[Offprint of article attacking 'the ubiquitous apostles of revolutionary and Socialistic doctrines'.] The Ethics of Politics. II. (Reprinted from "The Liberty Review.")

The Liberty Review; Watts & Co., London publishers [ United Kingdom General Election, 1892 ]
Publication details: 
London: Watts & Co., 17, Johnson's Court, Fleet St. Undated [ late nineteenth century ].
SKU: 18847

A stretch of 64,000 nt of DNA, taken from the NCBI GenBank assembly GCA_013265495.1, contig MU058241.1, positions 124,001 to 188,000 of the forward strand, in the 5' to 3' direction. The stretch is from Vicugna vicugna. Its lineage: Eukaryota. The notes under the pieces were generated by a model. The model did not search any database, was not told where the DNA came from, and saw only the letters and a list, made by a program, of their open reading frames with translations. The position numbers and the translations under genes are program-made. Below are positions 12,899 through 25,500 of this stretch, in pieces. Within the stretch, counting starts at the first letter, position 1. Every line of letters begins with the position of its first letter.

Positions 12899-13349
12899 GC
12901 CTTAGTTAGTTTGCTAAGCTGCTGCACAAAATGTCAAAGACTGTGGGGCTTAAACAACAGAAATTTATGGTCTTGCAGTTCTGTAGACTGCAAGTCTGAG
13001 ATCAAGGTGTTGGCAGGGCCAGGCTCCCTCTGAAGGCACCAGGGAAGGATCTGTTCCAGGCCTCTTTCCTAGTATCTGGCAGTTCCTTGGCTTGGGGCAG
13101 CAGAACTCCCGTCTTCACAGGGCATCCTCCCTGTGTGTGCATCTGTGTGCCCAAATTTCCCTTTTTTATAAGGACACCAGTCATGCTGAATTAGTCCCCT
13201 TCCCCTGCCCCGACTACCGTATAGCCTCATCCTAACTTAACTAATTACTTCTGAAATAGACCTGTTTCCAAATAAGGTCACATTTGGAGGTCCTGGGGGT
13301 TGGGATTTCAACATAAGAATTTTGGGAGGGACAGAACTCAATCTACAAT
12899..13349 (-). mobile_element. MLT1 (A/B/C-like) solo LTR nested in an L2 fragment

8pp., 12mo. Stitched pamphlet. Aged, and with central vertical fold. A call for 'political instructors who shall [...] impress the first principles of political morality on the minds of the newly-enfranchised masses'. With reference to the General Election of 1892, gives examples of 'methods of politically educating the enfranchised masses' employed in 'recent years' by 'the ubiquitous apostles of revolutionary and Socialistic doctrines', as for example: 'So the assembled villagers in a Gloucestershire parish were gratified by a local demagogue with the information that "the land was theirs, that they would soon become possessors of it, that they might then give some of it to the farmers, and that, if any of it was still left, they might let the present owners have it." | In another part of the same county the obscure phrase, "Home Rule," was explained to some rustic voters as meaning that every one of them was to have his house for his own home, and be lord and master of it! At a by-election at Wisbech labourers were told that "Unionists" meant people who would put paupers into the Union workhouse, instead of giving them outdoor relief!' No other copy traced, either on OCLC WorldCat or on COPAC.